CITY HALL — What started as a relatively minor request for the purchase of parking meters turned into an hour-long debate over their usage at Tuesday’s City Council meeting.
What began as a relatively minor request for the purchase of additional meters turned into an hour-long discussion about their usage at Tuesday’s City Council meeting.
Council pulled the item, which approved the spending of $323,000 on 350 parking meters, from the consent agenda after nearly a dozen residents requested to speak. The consent calendar often passes without any discussion.
The parking meter item included recommended installation in three city locations deemed in high-demand by parking officials: The Broad Stage, Woodlawn Cemetery and Ocean Park Boulevard.
Principal Transportation Engineer Sam Morrissey said that some parts of the streets in these areas are regulated and others are not, causing an imbalance with everyone parking in the unregulated areas.
“If we get the permission to purchase the meters, we’ll follow the process in the past for installing new meters,” he said. “We’ll directly mail and notify businesses and residents on both sides of the streets for any of these locations where we plan to instal meters.”
Morrissey noted that the meters would go in front of businesses, not residences, and that the lack of parking meters are hurting turnover. He suggested that residents may be confusing the meters with a proposed pilot program that would put meters in front of some homes. That pilot program requires council approval and is currently being aimed at the Ocean Park neighborhood, but is unrelated to these meters.
Even though the meters are not slated to go in front of homes, residents pointed out they are coming into residential neighborhoods. They asked city officials on Tuesday to reveal the planned location for all 350 meters.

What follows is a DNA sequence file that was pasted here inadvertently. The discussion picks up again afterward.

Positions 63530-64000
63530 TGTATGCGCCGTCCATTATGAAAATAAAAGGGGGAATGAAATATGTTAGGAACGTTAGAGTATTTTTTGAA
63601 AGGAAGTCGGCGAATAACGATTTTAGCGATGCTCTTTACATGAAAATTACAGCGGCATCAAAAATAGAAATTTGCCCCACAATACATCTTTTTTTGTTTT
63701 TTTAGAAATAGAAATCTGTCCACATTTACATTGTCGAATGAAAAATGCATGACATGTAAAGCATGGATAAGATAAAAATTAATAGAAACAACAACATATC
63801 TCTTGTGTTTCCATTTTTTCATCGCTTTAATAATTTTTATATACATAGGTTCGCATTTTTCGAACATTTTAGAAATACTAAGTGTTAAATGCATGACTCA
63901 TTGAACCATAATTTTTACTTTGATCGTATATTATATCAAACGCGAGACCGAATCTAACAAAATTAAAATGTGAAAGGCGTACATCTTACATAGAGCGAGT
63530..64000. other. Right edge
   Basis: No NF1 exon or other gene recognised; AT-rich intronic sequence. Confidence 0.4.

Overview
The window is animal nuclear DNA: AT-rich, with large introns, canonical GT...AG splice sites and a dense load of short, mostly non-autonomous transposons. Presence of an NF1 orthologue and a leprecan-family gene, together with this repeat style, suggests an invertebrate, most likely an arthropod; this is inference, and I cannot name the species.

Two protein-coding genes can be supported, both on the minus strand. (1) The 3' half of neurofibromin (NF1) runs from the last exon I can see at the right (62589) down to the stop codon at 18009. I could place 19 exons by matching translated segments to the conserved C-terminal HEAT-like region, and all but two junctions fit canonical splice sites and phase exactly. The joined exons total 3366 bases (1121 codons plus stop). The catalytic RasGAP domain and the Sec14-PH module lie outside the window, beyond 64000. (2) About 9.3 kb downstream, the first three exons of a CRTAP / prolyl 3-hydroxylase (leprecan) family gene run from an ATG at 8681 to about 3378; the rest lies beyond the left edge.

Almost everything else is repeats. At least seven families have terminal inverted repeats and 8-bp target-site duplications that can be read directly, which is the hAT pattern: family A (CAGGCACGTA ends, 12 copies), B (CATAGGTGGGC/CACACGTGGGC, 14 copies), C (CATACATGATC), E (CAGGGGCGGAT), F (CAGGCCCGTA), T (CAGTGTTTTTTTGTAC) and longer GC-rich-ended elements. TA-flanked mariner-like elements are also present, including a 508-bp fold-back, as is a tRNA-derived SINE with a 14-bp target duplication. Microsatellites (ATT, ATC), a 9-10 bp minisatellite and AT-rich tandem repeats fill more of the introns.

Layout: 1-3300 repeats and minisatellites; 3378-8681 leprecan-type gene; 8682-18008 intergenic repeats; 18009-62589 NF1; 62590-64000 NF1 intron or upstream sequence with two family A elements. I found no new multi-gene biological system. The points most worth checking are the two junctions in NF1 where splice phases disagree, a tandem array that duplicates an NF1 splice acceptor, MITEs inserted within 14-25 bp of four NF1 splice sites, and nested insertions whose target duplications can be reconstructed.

“To Wilmont (the neighborhood located between Wilshire Boulevard and Montana Avenue), it’s also about creeping commercialism into residential neighborhoods,” said resident Taffy Patton. “(Morrissey) said new meters would be located adjacent to commercial and institutional properties. Wilmont is loaded with institutional properties: schools, churches, senior centers … often several on one block.”
Several councilmembers noted that they historically have not approved the exact locations of parking meters.
Until relatively recently, Morrissey said, city officials would “install meters and see what happens” without reaching out to residents, which he said was “not a good practice.”
City officials do adjust time limits and locations based on residential feedback, he said. They recently reprogrammed all of the meters on Main Street after speaking with business owners.
Parking meters help encourage turnover around businesses and are more effective than signs, which require city officials to check streets multiple times.
In this case, Morrissey said, parking meters may be the best option.
“Nobody really ever comes in and asks us to put in a parking meter,” Morrissey said. “But they ask us to fix parking problems.”
Council ultimately decided unanimously to approve the spending, but several councilmembers asked city officials to communicate with residents.
“I don’t recall ever having eight leaders of neighborhood groups across the city come out on parking meters before,” said Councilmember Kevin McKeown. “So we probably do have some communication work to do.”